Now I see that poverty is relentless for the exact reason that wealth relentlessly flows to the wealthiest among us. I once researched and argued for trickle-down capitalist economics, and I hope this gives me some understanding of those who still believe what I used to. But once I found myself homeless and employed, the dragging hours of having nothing to do except swelter in a car between shifts were a worse punishment than anything my parents concocted when I was a child.
Poverty is so impersonal. From the homeless on the streets of the U.S. to the 2 million displaced people in Yemen, the poor suffer the collateral damage of other powers. There is no control over the situation, except to keep selling your labor. So what happens when you realize that no matter how hard you work, you’ll never get ahead? What if, in fact, the system was designed to keep you running in place?
These are the questions I’m working on answering. But right now, instead of feeling angry, I feel very depressed about it all, and the researching process takes about ten times the energy output I have to give. Every movement drags. Every experience is tainted with a cloud of depression. Genuine emotion comes in short outbursts, and mostly, they are more helpful to my therapy than to my writing.
I ponder often Amanda Palmer’s amazing book The Art of Asking, in which she goes to great lengths to explain that it is perfectly acceptable to ask, and keep asking, when you’re an artist in need. But it’s not that easy when you’re poor, and while I adore Amanda and her work and what she’s done for artists, her affluent background with a dependable family and full education in art makes it hard for me to relate. But I hope one day to emulate Amanda Fucking Palmer and embrace my art with as much revelry and abandon. I know that such things cannot be fabricated. They take the practice of reflection, mindfulness, and dedicated work on the art that matters. That is the work I am prioritizing in my life. As always, please do not give to your own detriment, and only give if you can spare. But if you want to help me stay housed this month, my PayPal and CashApp information are here.
I sat down to write about how my mind and body are going through a lot, and it became about my immediate needs. I want so badly to break beyond this threshold and get to a point where I can give of my excess, rather than struggling to get by. So often, I see people saying “I want to get rich so I can give my money away.” I think this is a noble enough goal, at least in capitalist-colonist terms. Yet the real solution would be something far broader – a redistribution of resources that doesn’t define wealth according to currency and property. For now, what we can do for each other is spread resources to those in need.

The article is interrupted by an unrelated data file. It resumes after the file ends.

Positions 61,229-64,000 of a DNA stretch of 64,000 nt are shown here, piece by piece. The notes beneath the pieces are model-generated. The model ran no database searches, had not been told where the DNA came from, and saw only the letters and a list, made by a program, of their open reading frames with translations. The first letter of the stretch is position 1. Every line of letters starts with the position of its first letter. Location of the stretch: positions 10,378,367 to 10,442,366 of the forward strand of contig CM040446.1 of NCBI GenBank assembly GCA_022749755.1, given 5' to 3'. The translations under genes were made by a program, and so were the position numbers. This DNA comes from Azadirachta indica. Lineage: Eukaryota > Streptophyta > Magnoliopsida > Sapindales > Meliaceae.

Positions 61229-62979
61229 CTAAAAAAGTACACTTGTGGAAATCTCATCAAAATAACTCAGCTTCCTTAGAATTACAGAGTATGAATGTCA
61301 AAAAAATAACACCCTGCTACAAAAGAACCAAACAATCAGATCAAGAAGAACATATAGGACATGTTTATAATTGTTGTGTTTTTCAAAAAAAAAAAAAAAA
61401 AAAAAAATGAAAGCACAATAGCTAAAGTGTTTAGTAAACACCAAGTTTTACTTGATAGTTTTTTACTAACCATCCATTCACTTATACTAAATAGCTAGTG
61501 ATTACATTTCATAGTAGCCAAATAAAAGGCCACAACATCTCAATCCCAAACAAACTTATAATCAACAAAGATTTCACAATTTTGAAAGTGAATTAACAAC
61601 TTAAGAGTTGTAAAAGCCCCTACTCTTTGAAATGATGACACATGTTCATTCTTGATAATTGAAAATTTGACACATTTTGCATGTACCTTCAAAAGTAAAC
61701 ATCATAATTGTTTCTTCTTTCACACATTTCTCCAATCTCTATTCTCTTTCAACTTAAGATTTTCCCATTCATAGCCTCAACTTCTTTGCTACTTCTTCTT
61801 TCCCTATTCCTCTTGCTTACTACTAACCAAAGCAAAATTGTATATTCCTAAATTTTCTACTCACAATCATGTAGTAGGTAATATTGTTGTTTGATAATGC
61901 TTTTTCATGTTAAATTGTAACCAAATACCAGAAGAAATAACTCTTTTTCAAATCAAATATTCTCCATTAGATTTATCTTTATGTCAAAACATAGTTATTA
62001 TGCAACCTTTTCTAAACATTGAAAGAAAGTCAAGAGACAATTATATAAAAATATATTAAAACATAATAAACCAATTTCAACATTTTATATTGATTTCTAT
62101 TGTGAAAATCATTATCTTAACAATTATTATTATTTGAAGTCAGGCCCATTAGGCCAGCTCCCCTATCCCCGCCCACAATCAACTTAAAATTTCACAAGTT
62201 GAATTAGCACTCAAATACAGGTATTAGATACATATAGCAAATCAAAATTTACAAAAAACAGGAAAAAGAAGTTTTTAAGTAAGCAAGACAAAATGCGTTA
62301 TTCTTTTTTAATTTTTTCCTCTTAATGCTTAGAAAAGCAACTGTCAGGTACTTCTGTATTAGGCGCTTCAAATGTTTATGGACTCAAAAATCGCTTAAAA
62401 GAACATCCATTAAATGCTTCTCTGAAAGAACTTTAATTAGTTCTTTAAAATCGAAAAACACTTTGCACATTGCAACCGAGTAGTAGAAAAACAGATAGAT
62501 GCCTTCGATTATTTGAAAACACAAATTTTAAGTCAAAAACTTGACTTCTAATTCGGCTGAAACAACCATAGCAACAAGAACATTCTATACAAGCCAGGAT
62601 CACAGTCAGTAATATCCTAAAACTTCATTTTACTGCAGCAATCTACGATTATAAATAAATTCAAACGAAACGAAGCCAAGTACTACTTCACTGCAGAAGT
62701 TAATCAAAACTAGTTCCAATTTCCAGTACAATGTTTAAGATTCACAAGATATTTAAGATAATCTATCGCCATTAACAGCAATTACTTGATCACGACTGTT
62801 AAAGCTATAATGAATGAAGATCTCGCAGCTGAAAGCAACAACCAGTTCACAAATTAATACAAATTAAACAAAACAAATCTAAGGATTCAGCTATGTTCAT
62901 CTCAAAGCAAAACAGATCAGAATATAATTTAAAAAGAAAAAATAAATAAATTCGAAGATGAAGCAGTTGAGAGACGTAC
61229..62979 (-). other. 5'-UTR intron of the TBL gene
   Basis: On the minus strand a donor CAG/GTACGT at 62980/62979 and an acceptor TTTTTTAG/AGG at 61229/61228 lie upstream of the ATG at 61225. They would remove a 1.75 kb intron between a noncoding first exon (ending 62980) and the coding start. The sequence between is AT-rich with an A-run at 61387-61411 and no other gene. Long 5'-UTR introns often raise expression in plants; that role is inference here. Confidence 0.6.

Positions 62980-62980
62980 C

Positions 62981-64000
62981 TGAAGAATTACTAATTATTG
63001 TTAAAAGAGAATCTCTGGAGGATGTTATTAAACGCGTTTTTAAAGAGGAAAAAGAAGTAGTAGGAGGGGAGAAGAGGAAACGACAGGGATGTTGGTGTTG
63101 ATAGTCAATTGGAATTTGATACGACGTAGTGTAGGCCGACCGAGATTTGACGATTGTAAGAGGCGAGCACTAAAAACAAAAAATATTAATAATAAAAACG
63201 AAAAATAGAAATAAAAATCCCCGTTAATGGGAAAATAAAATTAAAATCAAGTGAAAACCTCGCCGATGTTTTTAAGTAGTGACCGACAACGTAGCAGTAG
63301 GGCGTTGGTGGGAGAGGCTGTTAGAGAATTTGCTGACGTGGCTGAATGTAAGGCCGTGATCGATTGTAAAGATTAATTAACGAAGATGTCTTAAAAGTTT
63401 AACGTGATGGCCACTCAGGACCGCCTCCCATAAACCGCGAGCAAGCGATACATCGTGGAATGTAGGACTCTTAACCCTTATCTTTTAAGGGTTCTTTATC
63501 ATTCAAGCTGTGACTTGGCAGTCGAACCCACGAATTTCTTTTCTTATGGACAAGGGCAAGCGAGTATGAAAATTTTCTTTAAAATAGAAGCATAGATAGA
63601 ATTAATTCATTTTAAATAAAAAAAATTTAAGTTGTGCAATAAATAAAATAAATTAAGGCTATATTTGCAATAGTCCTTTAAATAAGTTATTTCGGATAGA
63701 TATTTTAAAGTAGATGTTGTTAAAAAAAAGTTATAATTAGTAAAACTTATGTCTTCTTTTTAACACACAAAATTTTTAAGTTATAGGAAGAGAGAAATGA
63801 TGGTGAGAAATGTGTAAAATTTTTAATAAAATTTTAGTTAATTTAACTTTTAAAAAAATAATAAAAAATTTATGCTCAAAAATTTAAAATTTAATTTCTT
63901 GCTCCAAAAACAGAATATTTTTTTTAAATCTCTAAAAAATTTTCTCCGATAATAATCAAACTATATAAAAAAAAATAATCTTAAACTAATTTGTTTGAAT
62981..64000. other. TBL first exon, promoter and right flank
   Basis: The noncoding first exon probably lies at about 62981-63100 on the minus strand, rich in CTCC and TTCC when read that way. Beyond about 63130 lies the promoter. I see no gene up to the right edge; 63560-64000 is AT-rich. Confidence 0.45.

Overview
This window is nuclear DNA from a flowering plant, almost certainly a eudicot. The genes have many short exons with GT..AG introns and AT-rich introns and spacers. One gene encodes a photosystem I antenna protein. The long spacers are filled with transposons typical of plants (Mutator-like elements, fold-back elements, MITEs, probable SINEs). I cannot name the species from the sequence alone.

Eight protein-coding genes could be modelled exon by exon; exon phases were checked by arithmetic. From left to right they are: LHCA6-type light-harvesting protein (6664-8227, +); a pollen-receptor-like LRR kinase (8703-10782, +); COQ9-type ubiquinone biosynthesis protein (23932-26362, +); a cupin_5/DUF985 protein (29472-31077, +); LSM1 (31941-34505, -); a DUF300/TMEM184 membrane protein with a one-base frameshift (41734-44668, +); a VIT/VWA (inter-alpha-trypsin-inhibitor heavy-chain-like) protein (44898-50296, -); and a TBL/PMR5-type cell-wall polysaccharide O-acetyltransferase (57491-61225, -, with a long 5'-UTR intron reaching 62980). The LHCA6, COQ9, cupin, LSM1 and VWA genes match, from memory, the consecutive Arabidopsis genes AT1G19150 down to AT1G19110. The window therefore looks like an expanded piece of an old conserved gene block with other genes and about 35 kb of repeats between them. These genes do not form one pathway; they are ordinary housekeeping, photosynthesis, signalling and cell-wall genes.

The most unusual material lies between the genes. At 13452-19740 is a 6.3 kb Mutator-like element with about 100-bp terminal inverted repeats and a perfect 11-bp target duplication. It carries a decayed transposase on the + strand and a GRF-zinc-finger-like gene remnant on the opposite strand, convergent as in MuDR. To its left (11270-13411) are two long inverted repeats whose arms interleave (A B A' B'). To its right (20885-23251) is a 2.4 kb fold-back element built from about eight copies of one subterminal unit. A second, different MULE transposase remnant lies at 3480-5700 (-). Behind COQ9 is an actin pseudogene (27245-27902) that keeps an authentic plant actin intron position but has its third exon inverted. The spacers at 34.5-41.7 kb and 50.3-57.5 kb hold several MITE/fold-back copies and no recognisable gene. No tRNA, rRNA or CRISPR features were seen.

Needs come to the foreground every time I talk to my therapist, and it hinders me to be worried about life as it is, because I’m trying to recover. When life is as full of punishing hard knocks for a young adult as it was in their rocky childhood, what are we to say about recovery as a whole? People want to hear a story of victory, and to hear that a survivor is doing well, recovering and getting better. But I’m stalled, hung up on the need to survive, and it’s tempting to constantly worry about the present instead of processing the past.
I am finally coming out of my freeze, and after several months of slogging through the effort of trying different medications, it seems that I’m on ones that work now. I’m so grateful to everyone who has been helping me along on this journey – more than words can say.
As the months have passed, and it’s been over a year since I’ve been able to drive, life has slowed down and I am learning to be patient with its pace. I have to plan around bus schedules that take hours to take me to appointments. I’m trying to read more, and get on social media less. I’m also working a lot on my book and on videos, because this month I was given a new camera and microphone! Thank you so much to those who sent them.
I believe that we can help alleviate the punishment that capitalism inflicts by helping each other. Life is relentlessly slow when you’re poor, right down to having to walk everywhere, including to carry your groceries home from the store.
I will never be “better,” or in perfect health. But I feel like I’m finally regaining some executive function over myself, and that’s awesome. Thank you for believing in me through the times that I couldn’t believe in myself.